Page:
Over the last months, progress has been made in defining EU resolution and bail-in capital requirements, which banks, creditors and shareholders should have on their radar.
Over the last three months, there have been a number of developments in the second pillar of the European banking union, the Single Resolution Mechanism (SRM). This article provides an overview of these developments, designed to deal with, among others, the too-big-to-fail-dilemma and the EU sovereign-bank nexus.
At its fifth industry dialogue on January 30, the SRB provided banks with more detail on liability data reporting. They aim to obtain necessary for bail-in tool execution, (which requires a separation of liabilities related to critical functions) and potential use of other resolution strategies: the sale of the business or a bridge bank. The SRB also announced that the process of collecting Liability Data Templates (LDTs) will continue to evolve in 2017. The scope of the LDT for each bank is now colossal: it comprises 4 million data points, including data requirements on single trade level. Given the scope and frequency of the LDT request, the SRB recommends the industry starts the development of IT solutions for reporting liability information on the basis of the 2017 LDT. The SRB will also aim to develop the infrastructure to accept submissions in a standard system (see timeline in figure 1). In its current format, the LDT takes into account some developments in the legislative proposal by the European Commission for amending the BRRD and implementing TLAC into the EU (“BRRD2”). Of course, further LDT developments may lie ahead for banks due to e.g. the operationalization of resolution tools that require the ad hoc separation of liabilities associated with critical functions or further standardization of MREL eligibility criteria through revisions to CRR.
Published in mid-December, the EBA’s final report on the implementation and design of the MREL framework provides additional insights on potential specifications of MREL and its implications for bank funding. While there is continuity with the earlier Regulatory Technical Standard (RTS) on MREL, the EBA’s report identifies a number of potential changes to improve the technical soundness of the MREL framework and to implement the FSB TLAC standard:
From a quantitative perspective, the EBA reports an average MREL ratio of approximately 37% of RWAs as of end December 2015 for 133 EU-banks (32.1% for G-SIBs); furthermore, the estimated aggregate funding need ranges between EUR 66.5 billion and EUR 276.2 billion. The SRB also expects a “significant, though manageable, shortfall” which is assumed to be “a real issue for less than a handful of banks”. For now, it appears unclear whether EBA’s final report and the identified areas will result in BRRD2 changes (the SRB states in its workplan that it will contribute to the BRRD-revision and SRMR as well as to the transposition of total loss-absorbing capacity (TLAC) into EU legislation).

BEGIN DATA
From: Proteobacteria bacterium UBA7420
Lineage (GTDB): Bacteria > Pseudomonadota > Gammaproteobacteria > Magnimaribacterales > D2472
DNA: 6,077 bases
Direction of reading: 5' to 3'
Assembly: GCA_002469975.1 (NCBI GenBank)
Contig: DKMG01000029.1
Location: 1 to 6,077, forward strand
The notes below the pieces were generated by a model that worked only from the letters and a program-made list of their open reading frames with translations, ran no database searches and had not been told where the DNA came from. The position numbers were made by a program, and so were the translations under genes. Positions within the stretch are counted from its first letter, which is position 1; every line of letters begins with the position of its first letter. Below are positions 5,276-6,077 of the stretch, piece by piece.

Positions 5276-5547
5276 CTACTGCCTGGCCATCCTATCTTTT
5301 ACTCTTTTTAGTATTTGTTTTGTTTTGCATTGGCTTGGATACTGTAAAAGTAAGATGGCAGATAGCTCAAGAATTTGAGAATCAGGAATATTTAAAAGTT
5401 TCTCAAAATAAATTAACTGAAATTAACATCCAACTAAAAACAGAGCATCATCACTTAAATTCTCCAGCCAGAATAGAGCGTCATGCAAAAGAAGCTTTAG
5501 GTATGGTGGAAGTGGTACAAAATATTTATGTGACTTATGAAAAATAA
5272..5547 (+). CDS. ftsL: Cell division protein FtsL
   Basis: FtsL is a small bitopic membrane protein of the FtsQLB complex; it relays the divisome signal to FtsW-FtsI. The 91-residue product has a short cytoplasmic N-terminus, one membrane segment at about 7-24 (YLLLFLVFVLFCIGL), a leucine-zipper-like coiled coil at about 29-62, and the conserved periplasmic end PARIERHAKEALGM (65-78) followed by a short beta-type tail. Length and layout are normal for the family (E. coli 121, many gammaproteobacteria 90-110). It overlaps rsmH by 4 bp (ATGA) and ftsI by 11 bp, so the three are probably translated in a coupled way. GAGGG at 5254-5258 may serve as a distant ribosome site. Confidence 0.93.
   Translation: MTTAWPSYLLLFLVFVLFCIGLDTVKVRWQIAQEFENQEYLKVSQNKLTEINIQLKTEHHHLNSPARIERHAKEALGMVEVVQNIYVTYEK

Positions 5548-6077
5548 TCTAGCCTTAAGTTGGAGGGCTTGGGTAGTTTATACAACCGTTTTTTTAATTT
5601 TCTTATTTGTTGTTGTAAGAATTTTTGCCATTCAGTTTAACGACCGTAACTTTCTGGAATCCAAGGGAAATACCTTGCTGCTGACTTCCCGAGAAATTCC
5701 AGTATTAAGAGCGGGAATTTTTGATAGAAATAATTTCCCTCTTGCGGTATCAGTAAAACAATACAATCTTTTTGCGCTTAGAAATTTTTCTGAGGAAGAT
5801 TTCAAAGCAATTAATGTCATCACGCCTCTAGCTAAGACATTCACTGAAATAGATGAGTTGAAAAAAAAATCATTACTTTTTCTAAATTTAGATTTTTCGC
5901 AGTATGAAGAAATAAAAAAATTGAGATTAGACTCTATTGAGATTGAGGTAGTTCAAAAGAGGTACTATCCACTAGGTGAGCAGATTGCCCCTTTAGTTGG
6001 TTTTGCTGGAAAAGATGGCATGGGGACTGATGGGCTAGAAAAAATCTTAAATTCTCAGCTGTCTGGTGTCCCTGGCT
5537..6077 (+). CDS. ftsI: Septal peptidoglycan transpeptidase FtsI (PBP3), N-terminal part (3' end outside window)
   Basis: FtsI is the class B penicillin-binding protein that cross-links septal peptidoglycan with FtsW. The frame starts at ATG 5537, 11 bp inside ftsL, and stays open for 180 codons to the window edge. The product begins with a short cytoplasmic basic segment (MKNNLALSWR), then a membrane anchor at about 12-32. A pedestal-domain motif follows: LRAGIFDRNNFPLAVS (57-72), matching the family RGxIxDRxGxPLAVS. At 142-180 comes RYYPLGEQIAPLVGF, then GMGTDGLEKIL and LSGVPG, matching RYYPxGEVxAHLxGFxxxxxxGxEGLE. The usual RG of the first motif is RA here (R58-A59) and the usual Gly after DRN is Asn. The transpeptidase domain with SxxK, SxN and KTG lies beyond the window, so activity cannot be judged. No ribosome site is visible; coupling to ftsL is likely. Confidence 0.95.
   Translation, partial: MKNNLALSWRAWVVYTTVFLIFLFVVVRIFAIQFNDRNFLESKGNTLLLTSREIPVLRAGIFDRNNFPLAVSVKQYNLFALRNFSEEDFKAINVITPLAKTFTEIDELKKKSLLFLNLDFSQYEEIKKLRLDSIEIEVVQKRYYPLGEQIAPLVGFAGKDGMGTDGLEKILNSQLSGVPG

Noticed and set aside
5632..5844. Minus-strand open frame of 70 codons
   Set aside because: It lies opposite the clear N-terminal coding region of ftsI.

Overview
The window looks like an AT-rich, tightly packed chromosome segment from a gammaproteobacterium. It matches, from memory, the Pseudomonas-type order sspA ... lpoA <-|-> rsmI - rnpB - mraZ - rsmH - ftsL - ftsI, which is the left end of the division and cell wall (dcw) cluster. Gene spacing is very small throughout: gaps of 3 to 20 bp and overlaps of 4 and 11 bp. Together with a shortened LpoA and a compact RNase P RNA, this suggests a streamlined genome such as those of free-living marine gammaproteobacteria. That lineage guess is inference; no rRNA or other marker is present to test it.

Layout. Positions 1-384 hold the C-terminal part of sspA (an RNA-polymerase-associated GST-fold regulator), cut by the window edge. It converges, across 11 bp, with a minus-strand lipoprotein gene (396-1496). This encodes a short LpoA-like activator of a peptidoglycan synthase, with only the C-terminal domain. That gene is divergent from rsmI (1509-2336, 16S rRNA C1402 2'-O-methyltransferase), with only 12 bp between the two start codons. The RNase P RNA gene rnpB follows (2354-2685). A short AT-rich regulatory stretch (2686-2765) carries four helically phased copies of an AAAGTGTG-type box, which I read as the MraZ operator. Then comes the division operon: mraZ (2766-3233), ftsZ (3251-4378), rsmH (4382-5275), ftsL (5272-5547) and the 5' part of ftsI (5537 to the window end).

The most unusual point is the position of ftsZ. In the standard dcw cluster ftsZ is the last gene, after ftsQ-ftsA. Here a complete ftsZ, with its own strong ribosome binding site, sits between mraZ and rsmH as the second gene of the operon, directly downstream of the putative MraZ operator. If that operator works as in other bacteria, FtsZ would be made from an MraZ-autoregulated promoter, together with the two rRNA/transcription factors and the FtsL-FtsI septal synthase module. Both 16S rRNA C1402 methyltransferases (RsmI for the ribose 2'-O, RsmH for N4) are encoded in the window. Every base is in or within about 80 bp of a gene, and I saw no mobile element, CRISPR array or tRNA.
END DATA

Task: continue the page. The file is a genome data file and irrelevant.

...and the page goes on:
The SRB has repeatedly emphasized its 2017 focus on operational continuity, i.e. ensuring the functioning of critical services after the resolution (e.g. regarding funding capacity, access to financial market infrastructures, and continuity of critical functions). As a backdrop to this, the FSB published in August 2016 a guidance on arrangements to support operational continuity in resolution. At a European level, the EBA has specified a core list of services and facilities that are necessary to operate a business transferred to [a resolution authority] in accordance with article 65(5) of Directive 2014/59/EU. For banks, creditors and shareholders, the SRB’s focus on operational continuity should be observed closely as this might have an impact on the resolution strategies (e.g. on single/multiple point of entry strategies) and the question on structural separation (also relevant e.g. for the application of article 42 (2) CRR).
As 2016 closed, the precautionary recapitalization measure attracted great attention. As an exceptional measure included in the BRRD (Article 32), it allows the injection of capital into a solvent bank by the state to preserve financial stability. However, the requirements for applying this measure are tightly defined and follow a two step-approach: first, the ECB has to confirm the solvency of the bank, i.e. that capital injection is needed to sufficiently address a shortfall under the adverse scenario of a stress test. Second, the capital injection is subject to final approval under the European Union State aid framework. If both tests are ‘passed’, and burden sharing can be achieved in parallel (through bail-in of junior bond-holders, liability management exercises and private capital investments) then such recapitalization does not trigger the resolution of the bank. For now, it appears to be an open question whether precautionary recapitalization applies only in exceptional cases, or whether the SRB and EU COM will allow it to become a ‘new normal’ for recapitalization, an outcome which would clearly be in tension with the wider BRRD bail-in framework.
To conclude with a metaphor, consider the abovementioned developments within the ‘SRM’ to be the construction of a bridge. This bridge is meant to cross the rivers of the too-big-to-fail dilemma and the sovereign-bank-nexus. Following years of intense construction work, the fine-tuning and load proof testing stages have been completed. Recently, however, a major convoy took a slip road marked ‘precautionary recapitalization’ to avoid using the untested bridge. It remains to be seen whether this slip road becomes the highway or the byway.
1In 2016, the SRB collected about 1,500 Excel files manually from 143 banking groups.
2An explanatory YouTube video from the SRB on the LDT can be found here.
3Elke König at the Belgian Financial Forum (27 January 2017).
4Guidelines EBA/GL/2015/06 (non-exhaustive list of relevant requirements).